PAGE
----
Construction starts on the Dh1bn five-star Park Hyatt resort, part of Abu Dhabi's cultural and tourism project on Saadiyat Island.
Work starts on Saadiyat Park Hyatt
Work started on Wednesday on the Dh1 billion (US$272 million) five-star Park Hyatt resort, part of Abu Dhabi's cultural and tourism project on Saadiyat Island. The Saadiyat Park Hyatt Hotel and Villas is due to open in the first quarter of 2011 in the Saadiyat Beach district, which will eventually house eight other hotels.
So far, St Regis, Shangri-La and Rotana have confirmed they will operate three of the hotels. A Gary Player golf course is also in the works, with the entire project expected to be completed by 2020. Saadiyat Island, which is being developed by the Tourism Development and Investment Company (TDIC), the development arm of the Abu Dhabi Tourism Authority (ADTA), will also be home to the Louvre and Guggenheim museums. Apart from its current projects, Abu Dhabi National Hotels (ADNH), which owns the Park Hyatt hotel, does not plan to take on more developments for now.
"In Abu Dhabi, we have a commitment to just build another five-star hotel at ADNEC, the Park Hyatt and the Marriott," said Richard Riley, the chief executive of ADNH. "Beyond that, we will only be redeveloping the existing properties that we now own, and upgrading them. Our pipeline is full for the size of our company." Mr Riley said that the company had to do this with its five-star properties or "they will get left behind as the new products come online". Alex Kyriakidis, the global managing director at Deloitte Tourism Hospitality and Leisure, said the Government's investment in tourism projects and the capital's sound economic fundamentals supported bringing more luxury hotels online. "I would say that Abu Dhabi will be one of the handful of cities around the world where the hospitality industry is continuing to grow," Mr Kyriakidis said. "It's defying gravity in terms of performance. Investment in tourism projects is continuing unabated by the economic crisis around the world."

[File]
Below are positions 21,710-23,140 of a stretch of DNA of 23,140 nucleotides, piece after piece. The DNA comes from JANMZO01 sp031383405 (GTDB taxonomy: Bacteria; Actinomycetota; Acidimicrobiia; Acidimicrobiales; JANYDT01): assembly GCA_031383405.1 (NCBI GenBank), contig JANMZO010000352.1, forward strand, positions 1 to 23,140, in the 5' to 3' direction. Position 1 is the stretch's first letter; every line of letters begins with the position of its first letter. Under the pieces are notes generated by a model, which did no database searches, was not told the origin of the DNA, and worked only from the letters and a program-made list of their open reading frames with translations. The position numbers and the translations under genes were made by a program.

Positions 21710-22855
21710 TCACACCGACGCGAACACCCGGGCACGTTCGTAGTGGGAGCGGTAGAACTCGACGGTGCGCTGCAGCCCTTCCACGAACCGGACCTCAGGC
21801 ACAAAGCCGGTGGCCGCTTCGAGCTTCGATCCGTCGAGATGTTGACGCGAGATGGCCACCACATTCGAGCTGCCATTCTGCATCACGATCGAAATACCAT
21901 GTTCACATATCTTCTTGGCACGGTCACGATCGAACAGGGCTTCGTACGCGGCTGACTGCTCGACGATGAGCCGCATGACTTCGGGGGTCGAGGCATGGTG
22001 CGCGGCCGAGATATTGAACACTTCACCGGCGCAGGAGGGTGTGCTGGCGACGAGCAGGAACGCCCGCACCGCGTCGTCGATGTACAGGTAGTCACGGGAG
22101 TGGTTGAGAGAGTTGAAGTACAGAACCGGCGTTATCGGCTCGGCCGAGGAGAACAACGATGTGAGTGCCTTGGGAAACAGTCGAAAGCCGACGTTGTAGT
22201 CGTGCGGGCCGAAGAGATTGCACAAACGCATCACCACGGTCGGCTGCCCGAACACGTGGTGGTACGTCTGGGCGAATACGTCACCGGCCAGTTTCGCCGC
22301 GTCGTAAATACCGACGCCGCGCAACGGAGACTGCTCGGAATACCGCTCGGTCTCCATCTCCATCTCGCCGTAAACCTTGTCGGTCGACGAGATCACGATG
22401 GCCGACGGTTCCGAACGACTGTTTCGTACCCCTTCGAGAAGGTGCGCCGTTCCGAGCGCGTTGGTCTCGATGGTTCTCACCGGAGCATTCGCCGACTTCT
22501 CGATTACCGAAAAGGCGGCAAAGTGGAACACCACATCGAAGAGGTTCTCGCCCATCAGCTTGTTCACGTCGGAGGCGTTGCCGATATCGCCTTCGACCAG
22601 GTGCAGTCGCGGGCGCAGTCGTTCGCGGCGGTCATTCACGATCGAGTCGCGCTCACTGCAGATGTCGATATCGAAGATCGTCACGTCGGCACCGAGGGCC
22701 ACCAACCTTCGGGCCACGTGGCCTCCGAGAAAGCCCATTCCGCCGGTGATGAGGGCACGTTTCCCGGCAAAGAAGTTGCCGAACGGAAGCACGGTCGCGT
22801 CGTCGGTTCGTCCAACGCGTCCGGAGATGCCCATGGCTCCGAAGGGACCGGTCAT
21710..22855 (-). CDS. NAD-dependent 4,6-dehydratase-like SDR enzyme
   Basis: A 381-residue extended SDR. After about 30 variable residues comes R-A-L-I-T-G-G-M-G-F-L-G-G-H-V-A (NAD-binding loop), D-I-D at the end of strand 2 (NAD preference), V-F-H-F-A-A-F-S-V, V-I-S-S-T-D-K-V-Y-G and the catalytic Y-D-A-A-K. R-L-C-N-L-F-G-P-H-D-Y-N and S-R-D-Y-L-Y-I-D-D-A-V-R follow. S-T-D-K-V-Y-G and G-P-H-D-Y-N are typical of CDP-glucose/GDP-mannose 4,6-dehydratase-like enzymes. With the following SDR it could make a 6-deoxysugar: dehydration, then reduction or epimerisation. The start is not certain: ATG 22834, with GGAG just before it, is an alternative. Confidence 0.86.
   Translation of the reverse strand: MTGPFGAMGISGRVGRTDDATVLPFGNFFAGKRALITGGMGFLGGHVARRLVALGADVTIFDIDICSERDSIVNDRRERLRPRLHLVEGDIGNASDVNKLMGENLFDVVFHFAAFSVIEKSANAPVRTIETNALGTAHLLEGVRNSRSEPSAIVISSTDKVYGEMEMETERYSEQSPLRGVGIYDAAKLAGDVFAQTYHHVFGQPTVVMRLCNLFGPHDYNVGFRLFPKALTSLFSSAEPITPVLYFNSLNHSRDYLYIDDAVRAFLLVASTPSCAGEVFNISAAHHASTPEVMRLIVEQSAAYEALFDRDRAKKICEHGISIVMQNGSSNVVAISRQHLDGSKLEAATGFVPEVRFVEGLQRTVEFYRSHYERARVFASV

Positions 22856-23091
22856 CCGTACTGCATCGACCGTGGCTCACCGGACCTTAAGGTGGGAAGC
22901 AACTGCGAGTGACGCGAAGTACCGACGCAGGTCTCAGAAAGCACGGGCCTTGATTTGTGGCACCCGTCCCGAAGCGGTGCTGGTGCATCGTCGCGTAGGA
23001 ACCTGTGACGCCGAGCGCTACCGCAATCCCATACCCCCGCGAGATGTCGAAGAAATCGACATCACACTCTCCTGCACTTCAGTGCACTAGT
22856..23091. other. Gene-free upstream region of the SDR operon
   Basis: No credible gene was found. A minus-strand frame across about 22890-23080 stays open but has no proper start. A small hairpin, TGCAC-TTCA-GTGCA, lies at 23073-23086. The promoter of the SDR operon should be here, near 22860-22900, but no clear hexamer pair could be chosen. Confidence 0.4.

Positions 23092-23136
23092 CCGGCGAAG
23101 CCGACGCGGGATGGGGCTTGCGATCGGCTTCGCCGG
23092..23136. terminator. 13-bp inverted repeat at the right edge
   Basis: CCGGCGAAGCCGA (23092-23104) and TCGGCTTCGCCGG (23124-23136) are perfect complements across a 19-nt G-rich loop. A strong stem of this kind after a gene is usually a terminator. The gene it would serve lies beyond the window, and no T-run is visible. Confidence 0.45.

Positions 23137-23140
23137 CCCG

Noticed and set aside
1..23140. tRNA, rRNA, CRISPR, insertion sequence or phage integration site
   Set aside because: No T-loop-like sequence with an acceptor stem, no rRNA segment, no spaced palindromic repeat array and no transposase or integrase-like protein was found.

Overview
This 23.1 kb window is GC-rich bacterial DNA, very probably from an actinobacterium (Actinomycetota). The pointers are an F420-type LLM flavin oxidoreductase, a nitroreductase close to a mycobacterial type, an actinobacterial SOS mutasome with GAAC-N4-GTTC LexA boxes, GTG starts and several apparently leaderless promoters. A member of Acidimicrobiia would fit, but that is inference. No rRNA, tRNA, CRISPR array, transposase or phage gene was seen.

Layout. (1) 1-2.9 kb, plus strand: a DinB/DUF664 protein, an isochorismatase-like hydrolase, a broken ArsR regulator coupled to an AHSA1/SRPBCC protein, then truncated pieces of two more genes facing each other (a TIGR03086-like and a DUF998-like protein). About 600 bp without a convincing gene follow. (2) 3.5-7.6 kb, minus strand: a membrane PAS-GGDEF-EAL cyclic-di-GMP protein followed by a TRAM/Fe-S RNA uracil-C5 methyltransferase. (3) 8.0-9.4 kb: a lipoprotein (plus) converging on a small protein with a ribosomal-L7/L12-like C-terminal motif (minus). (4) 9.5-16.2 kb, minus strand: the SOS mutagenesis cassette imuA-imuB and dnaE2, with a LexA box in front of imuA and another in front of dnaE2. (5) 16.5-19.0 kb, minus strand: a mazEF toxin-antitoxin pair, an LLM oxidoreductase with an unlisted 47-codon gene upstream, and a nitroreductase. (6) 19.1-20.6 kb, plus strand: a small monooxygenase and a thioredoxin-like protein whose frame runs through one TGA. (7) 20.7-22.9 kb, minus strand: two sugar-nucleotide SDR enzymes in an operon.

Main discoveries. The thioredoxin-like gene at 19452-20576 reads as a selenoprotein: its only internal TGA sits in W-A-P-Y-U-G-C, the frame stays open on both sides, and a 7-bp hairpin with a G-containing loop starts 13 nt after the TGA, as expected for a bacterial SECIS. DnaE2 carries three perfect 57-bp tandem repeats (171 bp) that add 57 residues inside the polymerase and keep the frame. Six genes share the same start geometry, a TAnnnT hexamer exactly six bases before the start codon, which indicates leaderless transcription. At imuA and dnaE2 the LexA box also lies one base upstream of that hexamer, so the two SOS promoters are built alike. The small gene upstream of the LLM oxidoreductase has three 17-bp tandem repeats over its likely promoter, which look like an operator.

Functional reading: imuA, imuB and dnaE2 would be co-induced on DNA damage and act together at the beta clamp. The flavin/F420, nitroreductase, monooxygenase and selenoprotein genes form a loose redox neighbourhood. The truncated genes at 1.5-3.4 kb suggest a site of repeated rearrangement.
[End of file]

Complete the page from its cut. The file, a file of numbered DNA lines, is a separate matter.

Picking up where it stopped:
Financing for the Park Hyatt development was being provided by local and international banks, said Neal Edmonds, the group director of technical services at ADNH. Mr Riley said ADNH was expecting a soft economy and lower construction costs might help reduce the total price of the project. The hotel was first announced in September last year, during the UAE's building boom. The resort will have 316 rooms, suites and villas, and four restaurants. Al Jaber Engineering and Contracting is the main contractor for the project, but the companies declined to offer a value for the contract. The TDIC, Saadiyat's master developer, said last month that falling construction costs had affected the estimated cost of the entire Saadiyat development, which originally carried a price tag of $27bn.
Mr Riley said he saw more room for luxury hotels in the capital, as well as mid-range hotels. The company's properties include Le Meridien and Hilton hotels in Abu Dhabi. "With the cultural Saadiyat project, Abu Dhabi is positioning itself properly and the market hasn't matured in Abu Dhabi like it has in Dubai," he said. Data from STR Global show that hotel rooms in Abu Dhabi have among the highest margins in the world, largely due to a limited supply of quality rooms in the capital.
But the ADTA recently cut its forecast for hotel guests from 2.7 million by 2012 to 2.3 million because of the global economic slowdown. The revised forecast is still more than a 50 per cent rise on last year's numbers. Over the next four years, ADNH plans to develop about 2,200 rooms, most of which will be in the UAE. It posted net profits of Dh150.7 million for the first quarter of this year, a 10.4 per cent increase over the same period last year. The company has two properties opening in Dubai in the coming weeks: an Al Diar hotel in Al Barsha next week and a Sofitel in Jumeirah Beach Residence next month.